ŠThe Maxillofacial Center for Diagnostics & Research
* Dedicated to Thomas Bond Jr., MD, of
Baltimore, Maryland -- Father of Oral Pathology
The osteoma is a benign neoplasm of the surface bone, usually occuring in and around the sinuses, jaws and scalp. It first occurs in young adults or teenagers and usually remains less than 2 cm. in size after years of slow enlargement. No treatment is needed except for cosmetic purposes or when the mass interfers with proper chewing and speaking. Some persons with multiple osteomas have them as part of a broader inherited disease, Gardner syndrome, which also has skin cysts and fibrous tumors, as well as many polyps in the intestines. The polyps have a strong tendency to transform into cancers.
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The osteoma is a benign neoplastic proliferation of the bony cortex. Composed of mature compact or cancellous bone, this tumor is essentially restricted to the craniofacial skeleton and is extremely rare in other bones. As with hemangioma, the osteoma may not always be a true neoplasm. Some lesions designated as "osteoma" may represent the end stage of an injury or inflammatory process or the end stage of a hamartomatous process, such as fibrous dysplasia. In certain instances, such as those arising in Gardner syndrome, it behaves much like a developmental anomaly. The common palatal and mandibular tori and buccal exostoses are not considered to represent osteomas, although they are histopathologically identical. The prevalence of true osteoma is unknown, but it is not a common diagnosis in oral pathology biopsy services.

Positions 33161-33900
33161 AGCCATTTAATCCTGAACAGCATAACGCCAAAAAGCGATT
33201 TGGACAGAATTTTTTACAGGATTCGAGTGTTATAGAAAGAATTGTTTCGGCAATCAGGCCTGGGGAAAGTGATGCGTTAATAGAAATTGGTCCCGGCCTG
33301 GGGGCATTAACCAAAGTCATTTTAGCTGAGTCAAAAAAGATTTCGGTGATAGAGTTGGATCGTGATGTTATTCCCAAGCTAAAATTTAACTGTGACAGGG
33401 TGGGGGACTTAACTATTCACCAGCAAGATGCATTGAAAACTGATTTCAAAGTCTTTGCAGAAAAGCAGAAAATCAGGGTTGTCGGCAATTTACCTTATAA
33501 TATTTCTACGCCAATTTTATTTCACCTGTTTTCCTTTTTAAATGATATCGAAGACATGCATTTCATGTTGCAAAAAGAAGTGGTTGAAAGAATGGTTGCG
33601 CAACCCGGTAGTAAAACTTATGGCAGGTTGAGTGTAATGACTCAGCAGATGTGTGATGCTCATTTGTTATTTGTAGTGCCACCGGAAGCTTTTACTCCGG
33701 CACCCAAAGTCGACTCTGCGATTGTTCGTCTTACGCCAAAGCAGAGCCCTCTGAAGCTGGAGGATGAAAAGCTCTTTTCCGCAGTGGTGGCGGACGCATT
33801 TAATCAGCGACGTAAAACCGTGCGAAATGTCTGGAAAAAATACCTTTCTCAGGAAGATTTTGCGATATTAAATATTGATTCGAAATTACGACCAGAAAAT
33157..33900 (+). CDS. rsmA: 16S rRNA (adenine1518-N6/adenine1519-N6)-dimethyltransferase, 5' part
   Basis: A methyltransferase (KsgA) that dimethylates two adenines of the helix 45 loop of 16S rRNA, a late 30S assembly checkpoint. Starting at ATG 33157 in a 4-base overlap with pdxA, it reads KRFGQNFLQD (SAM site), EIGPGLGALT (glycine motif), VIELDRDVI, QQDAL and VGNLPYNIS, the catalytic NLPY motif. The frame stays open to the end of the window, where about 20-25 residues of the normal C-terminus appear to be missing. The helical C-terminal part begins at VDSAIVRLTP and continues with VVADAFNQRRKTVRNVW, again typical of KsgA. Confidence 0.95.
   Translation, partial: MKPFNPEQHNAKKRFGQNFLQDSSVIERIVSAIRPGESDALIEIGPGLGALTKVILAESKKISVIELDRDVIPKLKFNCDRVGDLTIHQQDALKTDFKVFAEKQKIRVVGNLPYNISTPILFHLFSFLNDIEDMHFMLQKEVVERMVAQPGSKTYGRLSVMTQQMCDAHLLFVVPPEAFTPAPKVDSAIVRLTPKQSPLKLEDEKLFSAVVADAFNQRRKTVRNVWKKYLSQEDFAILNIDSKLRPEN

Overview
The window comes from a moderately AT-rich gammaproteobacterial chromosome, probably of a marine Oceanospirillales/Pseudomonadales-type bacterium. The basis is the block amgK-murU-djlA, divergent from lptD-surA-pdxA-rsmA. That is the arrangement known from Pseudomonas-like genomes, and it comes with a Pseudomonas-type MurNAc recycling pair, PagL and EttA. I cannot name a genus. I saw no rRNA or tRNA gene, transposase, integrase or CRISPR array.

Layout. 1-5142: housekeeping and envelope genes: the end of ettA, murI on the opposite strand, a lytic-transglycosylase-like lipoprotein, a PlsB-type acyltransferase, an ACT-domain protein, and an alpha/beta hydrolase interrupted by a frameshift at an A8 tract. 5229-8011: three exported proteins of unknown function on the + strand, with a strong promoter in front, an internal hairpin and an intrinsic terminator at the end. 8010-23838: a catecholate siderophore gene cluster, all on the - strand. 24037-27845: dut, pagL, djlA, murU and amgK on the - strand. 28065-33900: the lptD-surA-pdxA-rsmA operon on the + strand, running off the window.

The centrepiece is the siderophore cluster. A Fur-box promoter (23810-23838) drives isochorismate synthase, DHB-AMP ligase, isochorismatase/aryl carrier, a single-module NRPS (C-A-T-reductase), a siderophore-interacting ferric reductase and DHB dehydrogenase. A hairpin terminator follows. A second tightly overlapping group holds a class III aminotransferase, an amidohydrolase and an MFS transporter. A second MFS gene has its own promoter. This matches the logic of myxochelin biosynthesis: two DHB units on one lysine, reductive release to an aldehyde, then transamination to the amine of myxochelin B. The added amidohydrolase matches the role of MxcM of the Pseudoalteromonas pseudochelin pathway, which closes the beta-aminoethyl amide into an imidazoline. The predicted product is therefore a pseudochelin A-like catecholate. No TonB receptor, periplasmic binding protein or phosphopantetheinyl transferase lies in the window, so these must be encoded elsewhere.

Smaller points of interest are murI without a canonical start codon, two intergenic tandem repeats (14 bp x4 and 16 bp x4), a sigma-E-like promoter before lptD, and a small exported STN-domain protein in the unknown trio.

Clinical Features: The osteoma is typically a lesion of teenagers and young adults, and there seems to be no gender predilection. The walls of the paranasal sinuses are most often involved, followed by the jawbones and the calvarium. Usually a solitary, asymptomatic, sessile or polypoid mass of the cortex (periosteal osteoma), this lesion enlarges slowly, sometimes reaching several centimeters across and resulting in facial deformity (Figure 1) or interference with masticatory function. At surgery the mass has the same consistency and color as the surrounding bone or may present as an ivory-like excrescence. Some authorities accept a medullary form of this lesion, called endosteal osteoma.